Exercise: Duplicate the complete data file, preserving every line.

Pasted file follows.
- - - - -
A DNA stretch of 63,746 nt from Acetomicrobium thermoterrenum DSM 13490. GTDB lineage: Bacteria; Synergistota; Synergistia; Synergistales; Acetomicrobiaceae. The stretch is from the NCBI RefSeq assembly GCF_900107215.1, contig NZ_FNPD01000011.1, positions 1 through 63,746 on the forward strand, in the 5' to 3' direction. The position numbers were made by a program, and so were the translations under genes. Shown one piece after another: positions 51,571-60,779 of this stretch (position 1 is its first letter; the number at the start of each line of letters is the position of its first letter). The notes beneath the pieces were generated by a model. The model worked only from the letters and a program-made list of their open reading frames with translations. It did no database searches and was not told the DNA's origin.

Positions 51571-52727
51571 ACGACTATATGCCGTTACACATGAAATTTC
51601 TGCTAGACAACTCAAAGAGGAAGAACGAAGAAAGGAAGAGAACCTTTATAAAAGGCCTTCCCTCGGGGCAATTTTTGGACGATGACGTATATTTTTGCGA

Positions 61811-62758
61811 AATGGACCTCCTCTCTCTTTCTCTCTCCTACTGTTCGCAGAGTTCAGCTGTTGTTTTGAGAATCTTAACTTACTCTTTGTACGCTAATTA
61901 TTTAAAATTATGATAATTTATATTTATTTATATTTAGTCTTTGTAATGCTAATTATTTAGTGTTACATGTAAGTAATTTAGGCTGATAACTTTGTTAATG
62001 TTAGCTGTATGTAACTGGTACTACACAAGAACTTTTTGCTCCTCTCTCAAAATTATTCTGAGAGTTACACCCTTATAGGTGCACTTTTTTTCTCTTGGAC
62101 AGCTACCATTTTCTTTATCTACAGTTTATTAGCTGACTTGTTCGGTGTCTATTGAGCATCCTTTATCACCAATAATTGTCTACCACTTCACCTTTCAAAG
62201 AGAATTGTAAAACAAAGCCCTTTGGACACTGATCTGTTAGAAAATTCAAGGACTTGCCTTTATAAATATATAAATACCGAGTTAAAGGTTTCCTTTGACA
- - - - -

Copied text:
A DNA stretch of 63,746 nt from Acetomicrobium thermoterrenum DSM 13490. GTDB lineage: Bacteria; Synergistota; Synergistia; Synergistales; Acetomicrobiaceae. The stretch is from the NCBI RefSeq assembly GCF_900107215.1, contig NZ_FNPD01000011.1, positions 1 through 63,746 on the forward strand, in the 5' to 3' direction. The position numbers were made by a program, and so were the translations under genes. Shown one piece after another: positions 51,571-60,779 of this stretch (position 1 is its first letter; the number at the start of each line of letters is the position of its first letter). The notes beneath the pieces were generated by a model. The model worked only from the letters and a program-made list of their open reading frames with translations. It did no database searches and was not told the DNA's origin.

Positions 51571-52727
51571 ACGACTATATGCCGTTACACATGAAATTTC
51601 TGCTAGACAACTCAAAGAGGAAGAACGAAGAAAGGAAGAGAACCTTTATAAAAGGCCTTCCCTCGGGGCAATTTTTGGACGATGACGTATATTTTTGCGA

Positions 61811-62758
61811 AATGGACCTCCTCTCTCTTTCTCTCTCCTACTGTTCGCAGAGTTCAGCTGTTGTTTTGAGAATCTTAACTTACTCTTTGTACGCTAATTA
61901 TTTAAAATTATGATAATTTATATTTATTTATATTTAGTCTTTGTAATGCTAATTATTTAGTGTTACATGTAAGTAATTTAGGCTGATAACTTTGTTAATG
62001 TTAGCTGTATGTAACTGGTACTACACAAGAACTTTTTGCTCCTCTCTCAAAATTATTCTGAGAGTTACACCCTTATAGGTGCACTTTTTTTCTCTTGGAC
62101 AGCTACCATTTTCTTTATCTACAGTTTATTAGCTGACTTGTTCGGTGTCTATTGAGCATCCTTTATCACCAATAATTGTCTACCACTTCACCTTTCAAAG
62201 AGAATTGTAAAACAAAGCCCTTTGGACACTGATCTGTTAGAAAATTCAAGGACTTGCCTTTATAAATATATAAATACCGAGTTAAAGGTTTCCTTTGACA